Make a song and dance: the simple things to get people moving | News from the world

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As the coronavirus crisis continues, locals – from local communities to pop stars of the 80s and even luxury hotels – are doing their part to help those in need and inject much-needed joy into life.

Dancing in the street




Janet Woodcock leads her neighbors to Frodsham in a socially distanced dance that they do every day in prison.

Janet Woodcock leads her neighbors to Frodsham in a socially distanced dance that they lockout everyday. Photography: Peter Powell / EPA

Residents on a Cheshire street do something a little different for their daily exercise in containment – a community dance session from a social distance.

Fitness instructor Janet Woodcock, 54, got the idea after one of her neighbors said she was missing her exercise class. For the past eight days, residents of Springbourne in Frodsham have left their homes at 11:00 am, standing at a distance from each other, for 10 minutes of exercise led by Woodcock.

“It’s really simple, but these are people who move, see each other and really have fun,” she said.




Woodcock, an independent fitness instructor, leads the street-wide dance classes at 11:00 am each day.

Woodcock, an independent fitness instructor, leads street-wide dance classes at 11:00 am each day. Photography: Peter Powell / EPA

“A woman told me it was the highlight of her day. Some people work from home, but many retirees tend to read and watch the news all day, and it can get very depressing. So it’s nice to get people out into the great outdoors. “

Each session begins with the theme of Neighbors, followed by other specially chosen songs like Dancing in the Street, Our House by Madness and It’s Not Unusual by Tom Jones – a street favorite.

“The way it brought us all together is just fabulous,” said Woodcock. “It’s really heart-warming to see how it’s helping people now, but I hope we don’t forget it.

“We all promised a big street party when it was over and I think everyone will feel like they know each other a little better. “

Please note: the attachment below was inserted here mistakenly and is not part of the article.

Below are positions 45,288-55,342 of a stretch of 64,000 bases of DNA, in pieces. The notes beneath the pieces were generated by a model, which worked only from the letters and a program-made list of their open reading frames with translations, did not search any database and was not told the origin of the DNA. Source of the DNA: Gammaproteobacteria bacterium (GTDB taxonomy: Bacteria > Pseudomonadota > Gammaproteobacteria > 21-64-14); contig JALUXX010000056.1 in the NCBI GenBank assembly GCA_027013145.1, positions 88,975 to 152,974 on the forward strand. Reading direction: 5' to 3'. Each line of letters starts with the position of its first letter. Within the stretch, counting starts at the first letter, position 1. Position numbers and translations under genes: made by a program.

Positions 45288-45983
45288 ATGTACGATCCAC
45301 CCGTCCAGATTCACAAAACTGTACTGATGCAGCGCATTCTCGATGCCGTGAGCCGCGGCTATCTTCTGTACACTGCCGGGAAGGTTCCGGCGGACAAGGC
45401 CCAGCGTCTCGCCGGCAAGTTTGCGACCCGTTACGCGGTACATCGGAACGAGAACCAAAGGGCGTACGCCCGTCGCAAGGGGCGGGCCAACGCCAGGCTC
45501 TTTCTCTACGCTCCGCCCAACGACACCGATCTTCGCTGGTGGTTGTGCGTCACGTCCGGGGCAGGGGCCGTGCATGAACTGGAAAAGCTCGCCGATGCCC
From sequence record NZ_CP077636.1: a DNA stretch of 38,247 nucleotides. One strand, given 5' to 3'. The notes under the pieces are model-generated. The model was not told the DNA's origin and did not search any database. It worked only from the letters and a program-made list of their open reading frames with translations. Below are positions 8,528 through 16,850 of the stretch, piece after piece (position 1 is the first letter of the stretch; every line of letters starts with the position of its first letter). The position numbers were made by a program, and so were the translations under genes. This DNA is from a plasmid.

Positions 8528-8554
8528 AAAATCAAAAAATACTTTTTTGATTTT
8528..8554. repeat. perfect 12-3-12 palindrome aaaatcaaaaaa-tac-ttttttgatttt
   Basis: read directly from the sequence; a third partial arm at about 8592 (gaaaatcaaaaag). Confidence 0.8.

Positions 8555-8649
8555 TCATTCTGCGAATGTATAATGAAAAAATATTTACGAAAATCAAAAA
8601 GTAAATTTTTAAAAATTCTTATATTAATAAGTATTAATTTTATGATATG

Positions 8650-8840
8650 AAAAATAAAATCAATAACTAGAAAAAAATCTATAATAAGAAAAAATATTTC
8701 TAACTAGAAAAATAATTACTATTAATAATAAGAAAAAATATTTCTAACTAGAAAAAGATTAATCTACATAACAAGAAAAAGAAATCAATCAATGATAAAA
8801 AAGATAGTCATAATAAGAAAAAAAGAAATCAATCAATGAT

Sing at six

Hundreds of people across the country joined a song movement set up by an NHS intensive care nurse to cheer up.

Roxie Jackson put up Sing at Six last week to encourage her neighbors to sing some uplifting tunes after the 5pm news. “Everyone sits down at five to watch this update, and the mood is a little upset and people are stressed, and I thought, ‘I don’t want to send kids to bed like this atmosphere, I want to do something happy. “

In a few days, the Facebook The group has soared to nearly 10,000 members, with people joining in singing together in their gardens, by video call or by posting videos, some even dressing.

Jackson sets a theme each day and allows band members to vote for their favorite song. Man! I Feel Like a Woman was chosen for the 90s party and Let it Go for the Disney theme. Somewhere Over the Rainbow was the choice for an evening dedicated to the elderly, with a local nursing home displaying a video of its residents.

Jackson said she was overwhelmed by the number of people involved, especially her mother, who puts on an elaborate fancy dress and enjoys watching videos during her breaks from work. “The mood in the hospital has been horrible for weeks and now it’s scary, so when you get home you need something nice,” she said.

“I think music is a big thing and it’s one of those things that people remember. If the kids remember something from that time, let’s try to make it happy. “



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